Before leaving you to the text of Chapter 1, I would like to explain why I interchanged the words Lord Krishna and God in this introduction. God is a broad idea, defined and envisioned somewhat differently by believers of many religions including Hinduism and even by agnostics and atheists. Overall, believers generally view God as the eternal and loving [though sometimes avenging] Creator of the universe or multiverses and/or as the Great Spirit and/or the supreme being empowered to protect and guide His creation. Some of us also attribute inexplicable events, or events we do not understand to God. Such power interacts with the free will He bestows upon beings so, in my view, God cannot be held responsible for everything.

Lord Krishna is God, but He is not as vague as God undefined. Krishna is the eighth incarnation of Vishnu who in turn is part of the Holy Trinity of Brahma the Creator, Vishnu the Preserver and Shiva the Destroyer. These functions represent the reality of cosmic functions that support existence and embody the three essential aspects of the single God who appears in many avatars or manifestations. Thus, Hinduism is clearly a monotheistic faith, though one that encompasses all aspects of human thought and imagination. Note that references to gods and goddesses (lower case) do not refer to God or to the Lord, but rather to semi divine beings worshipped for their God like qualities. These are not One and they are not absolute.

Chapter 1: Arjun’s Sadness


King Dritarashtra asked Sanjay: Oh Sanjay, what did my sons, the Kauravas, the sons of my brother Pandu, the Pandavas, do standing on the holy field of Kurukshetra all ready and anxious to fight each other?

Sanjay answered: When the Pandavas’ army was all ready, your son, Prince Duryodhana, saw them and said: The mighty army of the Pandavas is prepared! It is strong. But in our own army there are heroes just as brave as the Pandavas. Our own heroes are just as strong as Bhim and Arjun. Our army is unconquerable.

Then the glorious old uncle Bhishma roared like a lion and blew on his conch to cheer Prince Duryodhana on.

The conches, drums and trumpets blared forth and there was a great noise.

The Arjun of the Pandavas blew on his heavenly conch in reply. Arjun sat in a glorious chariot pulled by white horses. Lord Krishna himself was Arjun’s charioteer.

Lord Krishna also blew a conch; Bhim did too. King Yudishtir, Nakul, and Sahadev all blew their conches as well.

And there was a terrible sound echoing through the heaven and earth and it tore the hearts of Dritarashtra’s sons, the Kauravas, and made them afraid.

At this moment, Arjun, Pandu’s son, lifted up his bow and spoke to Lord Krishna, saying:

Lord Krishna, place my chariot between the two armies. Keep it there until I have seen all the warriors and decided against whom to fight.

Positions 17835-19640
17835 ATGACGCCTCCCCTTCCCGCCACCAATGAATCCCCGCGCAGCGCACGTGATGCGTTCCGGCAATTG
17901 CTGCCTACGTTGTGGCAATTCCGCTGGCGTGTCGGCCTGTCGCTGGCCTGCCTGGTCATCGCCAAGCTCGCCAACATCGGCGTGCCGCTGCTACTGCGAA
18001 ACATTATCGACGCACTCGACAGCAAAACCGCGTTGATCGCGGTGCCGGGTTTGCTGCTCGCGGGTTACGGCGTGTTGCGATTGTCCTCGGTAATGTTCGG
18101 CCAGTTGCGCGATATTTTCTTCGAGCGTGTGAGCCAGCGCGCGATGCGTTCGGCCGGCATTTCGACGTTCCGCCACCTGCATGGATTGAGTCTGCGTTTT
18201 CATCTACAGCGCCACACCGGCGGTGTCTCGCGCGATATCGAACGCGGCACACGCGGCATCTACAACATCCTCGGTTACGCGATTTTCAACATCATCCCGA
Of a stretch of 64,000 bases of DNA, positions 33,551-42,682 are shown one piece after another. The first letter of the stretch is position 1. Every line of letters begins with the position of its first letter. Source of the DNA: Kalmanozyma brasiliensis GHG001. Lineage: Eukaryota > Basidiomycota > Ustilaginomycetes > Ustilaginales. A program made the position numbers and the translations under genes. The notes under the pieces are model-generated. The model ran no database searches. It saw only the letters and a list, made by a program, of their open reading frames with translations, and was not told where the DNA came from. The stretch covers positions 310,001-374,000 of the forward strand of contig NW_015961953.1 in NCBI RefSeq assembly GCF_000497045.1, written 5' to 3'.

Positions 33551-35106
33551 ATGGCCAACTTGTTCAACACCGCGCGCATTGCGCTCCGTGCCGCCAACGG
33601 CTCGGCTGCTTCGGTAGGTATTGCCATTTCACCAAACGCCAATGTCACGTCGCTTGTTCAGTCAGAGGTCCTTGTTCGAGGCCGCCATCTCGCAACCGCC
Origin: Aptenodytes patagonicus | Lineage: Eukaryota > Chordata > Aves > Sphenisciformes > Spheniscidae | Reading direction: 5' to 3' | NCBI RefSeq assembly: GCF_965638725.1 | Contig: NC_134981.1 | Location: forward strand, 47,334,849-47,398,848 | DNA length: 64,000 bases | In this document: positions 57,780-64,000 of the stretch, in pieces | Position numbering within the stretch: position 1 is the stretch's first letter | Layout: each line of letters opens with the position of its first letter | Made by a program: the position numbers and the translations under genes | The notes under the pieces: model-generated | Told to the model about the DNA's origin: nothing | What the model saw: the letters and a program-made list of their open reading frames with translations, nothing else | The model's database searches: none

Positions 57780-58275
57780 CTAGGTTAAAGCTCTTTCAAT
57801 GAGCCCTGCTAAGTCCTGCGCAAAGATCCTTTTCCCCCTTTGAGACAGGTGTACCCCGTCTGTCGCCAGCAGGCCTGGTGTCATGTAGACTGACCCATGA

Then Sanjay continued: Arjun saw both armies. He saw in both armies his uncles and teachers and cousins and brothers and sons and grandsons and friends. Seeing all his relations ready to fight him, he felt very sorry and sad.

In his sadness, Arjun said to Lord Krishna: Oh Krishna, I see my relations here ready to fight and my legs shake. My mouth is dry. My hair is standing on end. My bow is dropping out of my hand. My skin is burning. My mind is spinning. I cannot stand up.

And I cannot see any use in this war. What is the use of killing my relatives in battle?

Oh Krishna, I do not want victory, or a kingdom or pleasures. What use are these things?

Oh Krishna, I do not want to kill my relatives even though they may kill me.

Oh Krishna, what joy can there be in killing Dhritarashtra’s sons? They are my family. Only sin can come to us for killing. It is wrong to kill Kauravas. They are cousins. How can we ever be happy again after killing our own relations?

Even if they do not understand this, we do. We know that it is a sin to kill our own family. Our family will be ruined. Our women will become bad. Our caste will become mixed. Our race will be destroyed. It would be better for me if I let Dhritarashtra’s son kill me.

Sanjay said: Arjun spoke those words on the battlefield. His mind was full of sorrow. He put down his bow and arrows and sat down sadly in the back corner of his chariot.

This excerpt is from The Gita, by Irina Gajjar. You can buy the book on

The Bhagavad Gita’s Message


While the Bhagavad Gita embodies orthodox Hindu belief, there is considerable flexibility in the interpretation of this belief. In my view, the Gita sets forth pathways to the achievement of goodness which leads to complete happiness. Such goodness brings us revelation and release from the cycle of birth and death.

There are several pathways to become totally good and to attain the bliss faithful Hindus presumably seek. They all result in detachment from the material world and a merger into God. This merger can be achieved through devotional worship, or through pursuit of knowledge, or through performance of good deeds.

The question remains as to how God is defined. What is that which starts out as a spark within us and ends up as the God whom we absorb or who absorbs us?  In the Gita, The Lord Himself provides extensive explanations as to who He is, but in the end the explanations are so inclusive as to become just about everything. God even tells us He is everything, though everything is not God.

It is often said that journeys are not about reaching a destination, but about the journey itself. But the journey of life cannot be meaningful without a destination and for believers the Gita gives meaning and to both.

For more information, check out Irina Gajjar’s book The Gita at